Narrow Head’s 12th House Rock is an experiment in huge guitar riffs and blistering volume, all with a smattering of pop hooks. The Houston, Texas band have been touring and releasing music since 2013 and recently signed to Run For Cover Records, their sound unabashedly indebted to ’90s alternative, shoegaze, and hard rock. Yet the music is strong enough that any cliché mention of nostalgia is irrelevant. Narrow Head is a perfect example of why raw, loud guitar rock will always matter.
The band’s music is defined by half-stack amps cranked to eleven, effects pedal saturation and slurred, introspective vocals. The 13 songs from 12th House Rock range from soft acoustic moments to walls of fuzzed-out noise. The album begins with “Yer’ Song,” perfectly encompassing Narrow Head’s sound with its blankets of distorted power chords, and vocalist Jacob Duarte’s effects-laden and emotional delivery. The drumming of Carson Wilcox provides an adrenaline rush reminiscent of Dave Grohl at Nirvana’s peak. “Stuttering Stanley” is like a sonic cocktail of Hum and My Bloody Valentine, showcasing the band’s knack for blending hard rock with the melodic qualities of pop. It’s short and sweet, a tempting track to restart as soon as it ends.
“Hard To Swallow” is the most aggressive song on the album, its guitar showcasing the punishing qualities of doom metal as well as the band’s mastery of the riff. Duarte’s screamed vocals add to the track’s intensity, and the sludgy, distorted bass from Ryan Chavez rounds things out. “Nodding Off” counters the power of “Hard to Swallow,” providing a space rock reprieve. It’s slower in tempo and more atmospheric, yet despite the shoegaze vibe, its chugging riffs and high-power drumming still make up most of the track, sparing none of the intensity.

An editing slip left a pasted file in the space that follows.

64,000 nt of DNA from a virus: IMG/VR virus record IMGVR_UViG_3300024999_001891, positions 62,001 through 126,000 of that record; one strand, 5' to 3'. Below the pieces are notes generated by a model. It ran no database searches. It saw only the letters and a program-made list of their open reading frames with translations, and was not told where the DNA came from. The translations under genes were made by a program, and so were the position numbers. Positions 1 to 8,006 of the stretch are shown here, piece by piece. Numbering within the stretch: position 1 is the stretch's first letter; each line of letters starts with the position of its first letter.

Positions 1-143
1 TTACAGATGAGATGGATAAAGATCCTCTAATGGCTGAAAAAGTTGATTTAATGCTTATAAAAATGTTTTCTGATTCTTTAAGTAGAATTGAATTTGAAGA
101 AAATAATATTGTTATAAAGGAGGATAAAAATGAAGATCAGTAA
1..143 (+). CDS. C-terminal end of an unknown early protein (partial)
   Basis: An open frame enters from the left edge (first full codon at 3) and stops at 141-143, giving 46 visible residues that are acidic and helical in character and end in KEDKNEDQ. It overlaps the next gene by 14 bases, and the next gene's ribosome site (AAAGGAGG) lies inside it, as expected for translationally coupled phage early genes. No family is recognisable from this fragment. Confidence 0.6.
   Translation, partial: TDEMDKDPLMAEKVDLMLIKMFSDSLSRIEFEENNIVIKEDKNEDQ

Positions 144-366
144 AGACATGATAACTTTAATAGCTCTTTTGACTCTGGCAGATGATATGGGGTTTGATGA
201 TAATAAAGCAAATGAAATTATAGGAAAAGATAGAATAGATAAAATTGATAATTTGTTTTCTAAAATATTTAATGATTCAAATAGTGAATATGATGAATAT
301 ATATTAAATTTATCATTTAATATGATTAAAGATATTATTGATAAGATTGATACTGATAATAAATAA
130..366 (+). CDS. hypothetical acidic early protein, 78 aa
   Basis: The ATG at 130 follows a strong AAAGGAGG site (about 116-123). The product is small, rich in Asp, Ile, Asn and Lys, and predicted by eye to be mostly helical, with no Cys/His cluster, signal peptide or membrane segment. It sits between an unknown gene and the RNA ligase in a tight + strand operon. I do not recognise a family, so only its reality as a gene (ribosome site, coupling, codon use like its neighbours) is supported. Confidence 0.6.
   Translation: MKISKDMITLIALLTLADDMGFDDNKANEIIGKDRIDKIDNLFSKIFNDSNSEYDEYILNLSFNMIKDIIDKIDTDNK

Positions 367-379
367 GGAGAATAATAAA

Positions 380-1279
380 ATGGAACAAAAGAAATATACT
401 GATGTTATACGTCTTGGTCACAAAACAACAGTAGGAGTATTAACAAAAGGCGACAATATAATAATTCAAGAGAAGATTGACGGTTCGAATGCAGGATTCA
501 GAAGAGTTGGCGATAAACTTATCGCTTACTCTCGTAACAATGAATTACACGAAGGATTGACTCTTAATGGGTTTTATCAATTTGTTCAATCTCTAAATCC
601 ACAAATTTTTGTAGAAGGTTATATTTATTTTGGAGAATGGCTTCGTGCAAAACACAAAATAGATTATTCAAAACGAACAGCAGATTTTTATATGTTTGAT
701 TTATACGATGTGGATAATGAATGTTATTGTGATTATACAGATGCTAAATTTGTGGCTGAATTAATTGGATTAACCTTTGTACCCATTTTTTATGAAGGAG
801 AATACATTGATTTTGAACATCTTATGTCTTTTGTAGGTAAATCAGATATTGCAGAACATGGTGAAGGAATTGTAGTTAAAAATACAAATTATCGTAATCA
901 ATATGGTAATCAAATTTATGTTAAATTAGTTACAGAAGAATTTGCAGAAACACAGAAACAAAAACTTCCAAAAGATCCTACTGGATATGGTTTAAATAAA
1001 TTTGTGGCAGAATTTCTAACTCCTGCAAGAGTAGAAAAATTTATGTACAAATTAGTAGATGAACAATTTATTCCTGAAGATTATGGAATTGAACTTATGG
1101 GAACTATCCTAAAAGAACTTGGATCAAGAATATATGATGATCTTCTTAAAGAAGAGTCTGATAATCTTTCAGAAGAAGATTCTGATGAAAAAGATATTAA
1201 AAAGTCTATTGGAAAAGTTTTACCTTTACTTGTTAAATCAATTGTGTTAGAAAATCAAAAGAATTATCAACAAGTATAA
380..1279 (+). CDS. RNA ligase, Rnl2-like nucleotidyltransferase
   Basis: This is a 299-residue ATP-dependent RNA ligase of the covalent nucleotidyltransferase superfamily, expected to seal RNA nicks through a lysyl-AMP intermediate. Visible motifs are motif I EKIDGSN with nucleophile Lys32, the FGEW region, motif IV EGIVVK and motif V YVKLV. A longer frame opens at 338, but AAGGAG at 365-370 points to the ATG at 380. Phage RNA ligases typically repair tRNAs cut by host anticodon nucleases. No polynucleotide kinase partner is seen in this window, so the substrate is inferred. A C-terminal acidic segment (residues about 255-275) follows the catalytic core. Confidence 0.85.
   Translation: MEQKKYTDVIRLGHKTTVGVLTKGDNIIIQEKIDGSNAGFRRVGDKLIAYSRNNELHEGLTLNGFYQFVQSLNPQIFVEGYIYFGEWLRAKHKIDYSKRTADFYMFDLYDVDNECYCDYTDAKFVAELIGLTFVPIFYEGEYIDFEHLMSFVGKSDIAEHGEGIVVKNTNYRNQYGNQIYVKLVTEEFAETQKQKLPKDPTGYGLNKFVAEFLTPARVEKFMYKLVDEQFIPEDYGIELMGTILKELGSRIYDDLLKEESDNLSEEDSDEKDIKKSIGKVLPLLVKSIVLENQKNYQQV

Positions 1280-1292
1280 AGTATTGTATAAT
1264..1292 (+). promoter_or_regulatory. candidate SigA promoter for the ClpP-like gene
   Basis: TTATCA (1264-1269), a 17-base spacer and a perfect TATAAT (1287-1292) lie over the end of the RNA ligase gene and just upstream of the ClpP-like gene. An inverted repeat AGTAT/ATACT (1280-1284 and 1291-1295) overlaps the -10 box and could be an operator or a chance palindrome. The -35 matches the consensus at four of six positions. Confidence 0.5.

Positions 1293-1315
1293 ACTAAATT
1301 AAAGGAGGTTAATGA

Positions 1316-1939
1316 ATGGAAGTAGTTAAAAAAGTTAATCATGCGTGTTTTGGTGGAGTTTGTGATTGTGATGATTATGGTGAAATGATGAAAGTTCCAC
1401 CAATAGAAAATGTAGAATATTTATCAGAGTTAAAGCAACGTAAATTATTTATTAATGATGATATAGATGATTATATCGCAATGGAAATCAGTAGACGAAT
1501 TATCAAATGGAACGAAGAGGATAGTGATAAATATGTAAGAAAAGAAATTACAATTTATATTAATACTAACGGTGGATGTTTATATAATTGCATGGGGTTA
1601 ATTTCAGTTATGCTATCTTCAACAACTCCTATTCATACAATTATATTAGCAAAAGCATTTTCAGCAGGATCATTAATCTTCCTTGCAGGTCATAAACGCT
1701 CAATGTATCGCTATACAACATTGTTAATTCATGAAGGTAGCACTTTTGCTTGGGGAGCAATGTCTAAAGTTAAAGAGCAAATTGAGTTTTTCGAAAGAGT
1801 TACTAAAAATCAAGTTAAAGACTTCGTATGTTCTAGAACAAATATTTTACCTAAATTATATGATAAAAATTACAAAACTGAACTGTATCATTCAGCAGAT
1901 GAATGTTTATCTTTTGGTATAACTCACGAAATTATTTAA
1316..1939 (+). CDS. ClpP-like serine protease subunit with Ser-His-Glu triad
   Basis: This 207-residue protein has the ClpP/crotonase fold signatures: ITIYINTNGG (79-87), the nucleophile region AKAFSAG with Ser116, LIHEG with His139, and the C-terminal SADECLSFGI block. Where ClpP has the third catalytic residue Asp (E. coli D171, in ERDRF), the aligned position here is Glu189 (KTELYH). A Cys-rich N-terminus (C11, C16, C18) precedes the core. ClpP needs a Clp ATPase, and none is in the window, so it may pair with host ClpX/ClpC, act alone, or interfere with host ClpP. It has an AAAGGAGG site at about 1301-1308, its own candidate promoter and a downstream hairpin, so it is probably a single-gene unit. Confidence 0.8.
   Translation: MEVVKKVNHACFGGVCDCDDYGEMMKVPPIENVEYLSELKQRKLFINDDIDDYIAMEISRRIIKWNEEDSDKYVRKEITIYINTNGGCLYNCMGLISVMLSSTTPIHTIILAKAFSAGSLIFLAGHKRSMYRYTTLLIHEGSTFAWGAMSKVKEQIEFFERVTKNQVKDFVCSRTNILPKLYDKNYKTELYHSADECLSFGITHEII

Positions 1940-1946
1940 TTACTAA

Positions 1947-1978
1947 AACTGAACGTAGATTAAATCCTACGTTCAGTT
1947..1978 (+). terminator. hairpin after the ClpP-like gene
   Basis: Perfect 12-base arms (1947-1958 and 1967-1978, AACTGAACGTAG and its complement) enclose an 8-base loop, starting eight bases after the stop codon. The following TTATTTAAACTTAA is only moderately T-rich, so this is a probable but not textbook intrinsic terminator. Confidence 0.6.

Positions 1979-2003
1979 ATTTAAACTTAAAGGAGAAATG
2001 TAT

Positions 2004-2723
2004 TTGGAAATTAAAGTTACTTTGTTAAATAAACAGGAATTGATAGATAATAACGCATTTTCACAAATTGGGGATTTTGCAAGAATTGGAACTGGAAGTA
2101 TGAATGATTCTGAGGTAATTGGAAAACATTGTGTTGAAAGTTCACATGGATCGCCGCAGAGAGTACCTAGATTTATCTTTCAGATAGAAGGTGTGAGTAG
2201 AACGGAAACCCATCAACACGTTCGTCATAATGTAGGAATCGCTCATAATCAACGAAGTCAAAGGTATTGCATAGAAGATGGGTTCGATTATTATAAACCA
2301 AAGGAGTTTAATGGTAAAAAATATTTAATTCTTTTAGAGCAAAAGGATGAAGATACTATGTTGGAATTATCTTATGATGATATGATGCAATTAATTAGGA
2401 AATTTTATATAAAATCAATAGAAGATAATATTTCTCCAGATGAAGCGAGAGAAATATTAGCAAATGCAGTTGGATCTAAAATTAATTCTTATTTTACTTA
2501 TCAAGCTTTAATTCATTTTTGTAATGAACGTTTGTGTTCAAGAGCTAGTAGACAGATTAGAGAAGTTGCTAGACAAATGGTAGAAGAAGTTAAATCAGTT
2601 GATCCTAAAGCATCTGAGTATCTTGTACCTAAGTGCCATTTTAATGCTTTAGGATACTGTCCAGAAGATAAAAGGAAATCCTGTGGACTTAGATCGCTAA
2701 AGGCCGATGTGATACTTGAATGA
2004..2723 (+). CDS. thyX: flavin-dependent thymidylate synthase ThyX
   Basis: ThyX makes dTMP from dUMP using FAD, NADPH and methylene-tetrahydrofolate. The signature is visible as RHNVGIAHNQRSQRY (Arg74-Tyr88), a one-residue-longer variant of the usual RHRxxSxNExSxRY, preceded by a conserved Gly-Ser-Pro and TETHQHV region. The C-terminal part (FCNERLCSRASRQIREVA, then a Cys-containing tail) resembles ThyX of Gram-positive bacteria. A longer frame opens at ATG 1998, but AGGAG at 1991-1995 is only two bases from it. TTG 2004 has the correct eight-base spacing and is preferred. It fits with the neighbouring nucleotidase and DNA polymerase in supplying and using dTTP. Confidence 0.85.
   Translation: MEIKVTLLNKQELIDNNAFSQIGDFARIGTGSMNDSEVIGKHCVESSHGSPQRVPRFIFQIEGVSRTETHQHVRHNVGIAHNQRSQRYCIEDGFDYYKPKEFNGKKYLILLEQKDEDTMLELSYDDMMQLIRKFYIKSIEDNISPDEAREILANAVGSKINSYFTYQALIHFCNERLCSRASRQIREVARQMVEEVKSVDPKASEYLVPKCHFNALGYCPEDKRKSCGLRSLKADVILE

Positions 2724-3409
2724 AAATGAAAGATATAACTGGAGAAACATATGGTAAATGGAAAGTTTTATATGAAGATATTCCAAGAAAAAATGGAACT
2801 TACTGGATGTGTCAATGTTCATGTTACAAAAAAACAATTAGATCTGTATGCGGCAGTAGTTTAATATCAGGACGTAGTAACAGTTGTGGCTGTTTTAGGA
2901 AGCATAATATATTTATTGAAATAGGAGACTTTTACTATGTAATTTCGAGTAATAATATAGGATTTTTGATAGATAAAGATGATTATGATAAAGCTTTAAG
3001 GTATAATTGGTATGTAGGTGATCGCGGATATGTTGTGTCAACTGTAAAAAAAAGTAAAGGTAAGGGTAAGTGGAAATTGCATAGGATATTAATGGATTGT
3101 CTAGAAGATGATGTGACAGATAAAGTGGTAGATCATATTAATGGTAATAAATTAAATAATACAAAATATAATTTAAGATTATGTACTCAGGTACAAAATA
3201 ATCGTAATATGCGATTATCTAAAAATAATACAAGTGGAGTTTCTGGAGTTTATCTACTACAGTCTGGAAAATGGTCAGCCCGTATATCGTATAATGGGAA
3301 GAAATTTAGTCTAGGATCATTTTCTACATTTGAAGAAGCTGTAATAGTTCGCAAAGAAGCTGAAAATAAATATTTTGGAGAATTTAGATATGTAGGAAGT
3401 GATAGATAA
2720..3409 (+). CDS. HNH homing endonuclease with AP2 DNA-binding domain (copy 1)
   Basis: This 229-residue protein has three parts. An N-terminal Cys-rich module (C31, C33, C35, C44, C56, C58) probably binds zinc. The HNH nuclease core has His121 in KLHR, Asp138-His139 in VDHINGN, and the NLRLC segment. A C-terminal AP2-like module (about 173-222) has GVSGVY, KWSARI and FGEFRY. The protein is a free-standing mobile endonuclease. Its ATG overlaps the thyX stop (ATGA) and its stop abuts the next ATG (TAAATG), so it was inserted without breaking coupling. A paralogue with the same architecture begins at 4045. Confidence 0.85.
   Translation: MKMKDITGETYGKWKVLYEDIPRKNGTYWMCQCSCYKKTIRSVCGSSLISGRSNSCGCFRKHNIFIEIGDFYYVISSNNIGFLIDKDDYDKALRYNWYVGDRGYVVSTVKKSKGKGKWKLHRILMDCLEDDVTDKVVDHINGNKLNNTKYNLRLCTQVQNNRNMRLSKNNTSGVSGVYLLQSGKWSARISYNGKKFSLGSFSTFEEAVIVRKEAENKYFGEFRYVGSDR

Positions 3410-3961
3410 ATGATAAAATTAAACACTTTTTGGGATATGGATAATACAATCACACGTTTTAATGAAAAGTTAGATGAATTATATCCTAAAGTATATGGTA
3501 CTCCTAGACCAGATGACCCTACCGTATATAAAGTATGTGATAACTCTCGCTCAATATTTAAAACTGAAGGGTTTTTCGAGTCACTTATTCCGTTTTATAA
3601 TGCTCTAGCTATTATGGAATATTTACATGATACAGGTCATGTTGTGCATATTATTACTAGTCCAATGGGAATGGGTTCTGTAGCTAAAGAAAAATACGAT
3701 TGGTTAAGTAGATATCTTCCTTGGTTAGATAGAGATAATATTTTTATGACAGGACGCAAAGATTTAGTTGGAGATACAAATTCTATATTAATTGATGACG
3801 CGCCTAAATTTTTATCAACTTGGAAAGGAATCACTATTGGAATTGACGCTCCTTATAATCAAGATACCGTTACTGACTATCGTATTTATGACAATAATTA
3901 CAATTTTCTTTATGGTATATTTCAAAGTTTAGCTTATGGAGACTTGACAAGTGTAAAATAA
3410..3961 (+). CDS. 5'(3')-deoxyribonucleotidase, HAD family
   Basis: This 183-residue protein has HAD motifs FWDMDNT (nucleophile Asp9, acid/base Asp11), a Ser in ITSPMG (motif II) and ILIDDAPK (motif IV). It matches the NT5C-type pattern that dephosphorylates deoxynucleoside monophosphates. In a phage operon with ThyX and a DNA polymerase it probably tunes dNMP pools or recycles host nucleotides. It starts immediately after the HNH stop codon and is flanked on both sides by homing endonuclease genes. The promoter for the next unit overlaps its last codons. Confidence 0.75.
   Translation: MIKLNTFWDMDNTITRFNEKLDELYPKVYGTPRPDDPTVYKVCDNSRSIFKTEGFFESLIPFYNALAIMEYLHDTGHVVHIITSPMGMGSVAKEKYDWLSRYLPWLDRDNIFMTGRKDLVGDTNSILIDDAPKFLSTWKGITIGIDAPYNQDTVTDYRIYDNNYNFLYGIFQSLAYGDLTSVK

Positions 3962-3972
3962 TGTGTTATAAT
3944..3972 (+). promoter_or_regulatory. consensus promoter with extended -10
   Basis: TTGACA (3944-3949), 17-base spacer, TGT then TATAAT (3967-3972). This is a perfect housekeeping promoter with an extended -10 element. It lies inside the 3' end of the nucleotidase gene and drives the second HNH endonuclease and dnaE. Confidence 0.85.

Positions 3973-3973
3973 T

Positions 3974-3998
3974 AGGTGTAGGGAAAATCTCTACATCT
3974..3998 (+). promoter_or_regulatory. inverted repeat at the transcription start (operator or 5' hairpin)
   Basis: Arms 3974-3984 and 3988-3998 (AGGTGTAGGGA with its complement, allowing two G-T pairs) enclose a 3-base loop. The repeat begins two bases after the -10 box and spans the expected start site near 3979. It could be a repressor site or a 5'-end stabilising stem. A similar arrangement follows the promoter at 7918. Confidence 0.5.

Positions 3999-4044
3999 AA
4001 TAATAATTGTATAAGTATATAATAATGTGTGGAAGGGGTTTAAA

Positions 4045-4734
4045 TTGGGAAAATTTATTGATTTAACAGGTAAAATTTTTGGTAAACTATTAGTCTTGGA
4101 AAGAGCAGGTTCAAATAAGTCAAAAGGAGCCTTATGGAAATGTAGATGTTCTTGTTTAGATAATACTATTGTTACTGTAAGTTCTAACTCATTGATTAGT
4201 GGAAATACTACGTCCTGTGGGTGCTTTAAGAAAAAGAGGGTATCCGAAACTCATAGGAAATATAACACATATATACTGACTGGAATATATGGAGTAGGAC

The relentless, charging energy of “Night Tryst” is infectious, a prime example of what Narrow Head does best. The chorus melody is undeniably catchy, and the thrash metal guitar riff that follows straddles the line between the group’s hard rock sound and their pop inclinations. “Delano Door,” meanwhile, is a sprawling, minimal piece a la early Sonic Youth, bouncing between droning bass and drums and a blown-out, thunderous chorus. The Kim Gordon-style sing-speak vocals during the verse are an interesting touch, and the chorus duet just adds to the magnitude of the composition.
The album ends with “Evangeline Dream,” a fuzzy alt-rock anthem and the longest on the album, clocking in at just over eight minutes. It builds and builds, but the band sounds content to take their time and see where things go rather than rush to climax. Woozy chorus-laden guitars swirl over a repeating drum beat as Duarte sings “Evangeline, she’s a dream.” About halfway through, all instruments drop out except for an overdriven guitar riff that leads into the track’s outro. Layered vocals begin to stack as the music floods in, ending the album triumphantly.
12th House Rock is a fantastic release from a band that’s been working tirelessly for years. Through ambitious songwriting and dedication to their craft, Narrow Head have carved out their own unique niche in modern guitar rock, one that transcends nostalgia.
Label: Run for Cover